Sorina Teleanu   25 Mar 2018   Data Reflections, E-Diplomacy, Internet Governance

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The increasingly digitalised world, the sharing economy, and the ongoing developments in automation and AI bring changes to the world of work. Several reports and studies released this month shed light on how these changes could look, how employers and employees perceive them, and what stakeholders can do to better prepare for the new world of work.

UK to adapt legislation to the ‘gig economy’

The so-called gig economy (or sharing economy) has brought new jobs, but also concerns about the rights and protection of people working in these new business models. Governments have started to pay more attention to these concerns, the most recent example coming from the UK.

In July 2017, a report commissioned by the UK government stated that the gig economy brings benefits to individuals (such as flexibility and control over how they work), but the employment legal framework needs to better protect them. Following up on this recommendation, the Good Work plan released this month proposes several measures for ensuring a balance between protecting the opportunities offered by ‘platform-based working’, and ensuring fairness for 'those who work through these platforms and those who compete with them'. Among them is the introduction of the concept of ‘dependent contractors’ for gig-economy workers, and legal clarifications and practical tools to easily distinguish between employees and dependent contractors.

New insights into the impact of automation on jobs

Concerns about the future of work also come from ongoing technological advancements in automation and AI. Some worry that job automation will lead to significant unemployment rates. Others argue that technological progress will also generate new jobs, compensating for those lost, without significantly affecting employment rates.

PricewaterhouseCoopers’ latest study foresees three waves of automation in the next 20 years:

  • Wave 1 – algorithmic (to early 2020s). Based on automation of simple computational tasks, this wave would see low displacement of jobs – around 3%.

  • Wave 2 – augmentation (to late 2020s). A ‘dynamic interaction with technology for clerical support and decision making’ will affect more jobs.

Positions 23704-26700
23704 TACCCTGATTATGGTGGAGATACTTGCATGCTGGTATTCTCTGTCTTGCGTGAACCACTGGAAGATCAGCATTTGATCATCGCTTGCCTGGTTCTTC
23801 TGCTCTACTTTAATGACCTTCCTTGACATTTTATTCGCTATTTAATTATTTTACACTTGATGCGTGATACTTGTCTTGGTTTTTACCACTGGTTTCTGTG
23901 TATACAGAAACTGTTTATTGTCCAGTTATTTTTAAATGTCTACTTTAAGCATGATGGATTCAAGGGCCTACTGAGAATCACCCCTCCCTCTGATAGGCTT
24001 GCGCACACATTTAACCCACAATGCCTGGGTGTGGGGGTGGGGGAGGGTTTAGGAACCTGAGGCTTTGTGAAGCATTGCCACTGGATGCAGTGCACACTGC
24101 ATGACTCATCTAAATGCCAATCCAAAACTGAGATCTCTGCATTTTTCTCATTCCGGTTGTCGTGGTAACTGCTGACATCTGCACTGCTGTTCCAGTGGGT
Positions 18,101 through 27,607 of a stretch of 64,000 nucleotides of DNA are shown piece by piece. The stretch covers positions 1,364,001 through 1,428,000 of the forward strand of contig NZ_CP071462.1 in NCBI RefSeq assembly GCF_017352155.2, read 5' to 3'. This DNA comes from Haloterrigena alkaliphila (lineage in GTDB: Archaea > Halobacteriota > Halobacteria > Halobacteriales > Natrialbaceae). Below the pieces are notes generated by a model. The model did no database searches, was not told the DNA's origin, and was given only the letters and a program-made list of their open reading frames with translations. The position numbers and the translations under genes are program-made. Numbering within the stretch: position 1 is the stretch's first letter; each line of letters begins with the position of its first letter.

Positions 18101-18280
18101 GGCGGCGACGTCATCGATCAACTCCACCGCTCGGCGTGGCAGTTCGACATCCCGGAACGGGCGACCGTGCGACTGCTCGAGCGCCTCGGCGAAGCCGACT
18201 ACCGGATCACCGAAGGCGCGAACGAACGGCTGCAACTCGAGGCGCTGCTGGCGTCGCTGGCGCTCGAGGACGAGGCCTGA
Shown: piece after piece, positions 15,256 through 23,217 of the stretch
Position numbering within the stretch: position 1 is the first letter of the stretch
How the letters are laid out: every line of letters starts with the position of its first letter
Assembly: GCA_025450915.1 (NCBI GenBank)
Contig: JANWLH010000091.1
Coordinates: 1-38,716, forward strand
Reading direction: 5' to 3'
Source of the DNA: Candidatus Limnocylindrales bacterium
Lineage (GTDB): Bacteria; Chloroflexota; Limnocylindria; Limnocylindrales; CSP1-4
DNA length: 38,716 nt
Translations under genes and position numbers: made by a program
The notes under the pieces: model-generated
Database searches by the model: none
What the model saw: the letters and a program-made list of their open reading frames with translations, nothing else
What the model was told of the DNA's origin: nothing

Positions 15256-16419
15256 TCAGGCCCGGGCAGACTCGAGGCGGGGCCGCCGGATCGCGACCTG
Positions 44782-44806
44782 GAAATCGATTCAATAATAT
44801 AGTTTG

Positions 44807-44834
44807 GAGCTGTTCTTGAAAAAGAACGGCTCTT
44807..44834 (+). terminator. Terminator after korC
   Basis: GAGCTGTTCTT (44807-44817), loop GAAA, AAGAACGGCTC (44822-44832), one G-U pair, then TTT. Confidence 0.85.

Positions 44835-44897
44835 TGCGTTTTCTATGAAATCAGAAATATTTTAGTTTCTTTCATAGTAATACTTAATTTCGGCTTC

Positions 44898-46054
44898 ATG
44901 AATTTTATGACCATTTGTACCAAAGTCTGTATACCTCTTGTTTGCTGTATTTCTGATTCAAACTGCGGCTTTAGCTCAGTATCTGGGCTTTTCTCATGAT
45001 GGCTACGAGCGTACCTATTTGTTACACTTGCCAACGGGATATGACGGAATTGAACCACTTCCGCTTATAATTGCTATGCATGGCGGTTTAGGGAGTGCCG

• Wave 3 – autonomy (to mid-2030s). Up to 30% of jobs could be automatable.

Throughout all three waves, jobs automation is expected to vary significantly by industry sector, country, and type of worker. Overall, only around 20–25% of jobs in East Asian and Nordic economies are likely to be automated by the mid-2030s, while the percentage rises to over 40% in Eastern European countries. While transportation, manufacturing, and construction jobs are expected to be automated in a proportion of 40–50% by the mid-2030s, human health, social work, and education are less exposed. Highly educated workers will be faced with a lower potential of job automation, and women are likely to be more strongly affected by automation than men in the first two waves.

The report suggests several measures to ‘help people adjust to the new technologies’: education and (re)training, supporting job creation, protecting workers’ rights, and strengthening social safety nets. And, despite concerns about jobs being lost due to technological progress, governments and companies should support and invest in these new technologies. Otherwise, they will miss the opportunity to be at the forefront of technological progress, with negative social and economic consequences in the long run.

What do employers and employees think about AI at the workplace?

While many studies focus on predictions about the impact of automation and AI on jobs, there seems to be less insight into how this impact is perceived by companies and workers. Two studies published this month shed some light on this area.

According to a survey conducted by Willis Towers Watson in 38 countries, over half of the surveyed employers (57%) consider that the main goal of automation is to augment human performance and productivity (as opposed to replace humans to save costs). However, 38% of the employers surveyed declared themselves unprepared to identify reskilling pathways for people whose work is being affected by automation.

Employees seem to be ‘cautiously optimistic’ about the impact of AI on their work. A survey conducted by the Workforce Institute and Coleman Parkes Research in 8 countries found that only 34% of employees are concerned that AI would replace them at some point, while two-thirds would be more comfortable if employers were more transparent about how they plan to use AI in the workplace.

What next?

It is clear that digitalisation, automation, and AI will impact the world of work. So what measures should be taken, and by who, to ensure the future of work is a future we all want and can benefit from? The Global Commission on the Future of Work, established by the ILO, is one of the venues where such questions are being explored. It is likely that these issues will remain in focus for the years to come.

This post was originally published as an article in the February issue of the Geneva Digital Watch newsletter.

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